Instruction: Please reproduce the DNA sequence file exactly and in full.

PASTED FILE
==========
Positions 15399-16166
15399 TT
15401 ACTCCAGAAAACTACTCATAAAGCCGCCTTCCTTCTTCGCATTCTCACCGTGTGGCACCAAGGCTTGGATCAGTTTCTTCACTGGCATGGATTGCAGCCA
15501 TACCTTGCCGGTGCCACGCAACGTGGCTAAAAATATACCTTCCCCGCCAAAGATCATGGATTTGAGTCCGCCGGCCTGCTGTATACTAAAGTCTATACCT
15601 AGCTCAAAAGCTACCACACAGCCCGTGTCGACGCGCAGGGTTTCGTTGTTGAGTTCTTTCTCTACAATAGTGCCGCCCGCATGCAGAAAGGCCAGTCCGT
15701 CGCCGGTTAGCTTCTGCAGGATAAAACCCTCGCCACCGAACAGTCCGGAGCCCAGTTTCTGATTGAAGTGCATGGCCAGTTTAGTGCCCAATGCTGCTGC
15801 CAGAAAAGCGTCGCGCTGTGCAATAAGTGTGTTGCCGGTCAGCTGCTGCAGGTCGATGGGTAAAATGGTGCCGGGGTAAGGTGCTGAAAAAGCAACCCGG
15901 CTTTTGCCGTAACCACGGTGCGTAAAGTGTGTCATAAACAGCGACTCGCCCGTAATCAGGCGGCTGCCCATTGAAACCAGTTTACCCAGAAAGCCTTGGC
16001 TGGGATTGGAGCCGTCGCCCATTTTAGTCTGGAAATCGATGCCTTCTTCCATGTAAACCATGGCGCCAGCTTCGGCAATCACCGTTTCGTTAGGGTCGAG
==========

Positions 15399-16166
15399 TT
15401 ACTCCAGAAAACTACTCATAAAGCCGCCTTCCTTCTTCGCATTCTCACCGTGTGGCACCAAGGCTTGGATCAGTTTCTTCACTGGCATGGATTGCAGCCA
15501 TACCTTGCCGGTGCCACGCAACGTGGCTAAAAATATACCTTCCCCGCCAAAGATCATGGATTTGAGTCCGCCGGCCTGCTGTATACTAAAGTCTATACCT
15601 AGCTCAAAAGCTACCACACAGCCCGTGTCGACGCGCAGGGTTTCGTTGTTGAGTTCTTTCTCTACAATAGTGCCGCCCGCATGCAGAAAGGCCAGTCCGT
15701 CGCCGGTTAGCTTCTGCAGGATAAAACCCTCGCCACCGAACAGTCCGGAGCCCAGTTTCTGATTGAAGTGCATGGCCAGTTTAGTGCCCAATGCTGCTGC
15801 CAGAAAAGCGTCGCGCTGTGCAATAAGTGTGTTGCCGGTCAGCTGCTGCAGGTCGATGGGTAAAATGGTGCCGGGGTAAGGTGCTGAAAAAGCAACCCGG
15901 CTTTTGCCGTAACCACGGTGCGTAAAGTGTGTCATAAACAGCGACTCGCCCGTAATCAGGCGGCTGCCCATTGAAACCAGTTTACCCAGAAAGCCTTGGC
16001 TGGGATTGGAGCCGTCGCCCATTTTAGTCTGGAAATCGATGCCTTCTTCCATGTAAACCATGGCGCCAGCTTCGGCAATCACCGTTTCGTTAGGGTCGAG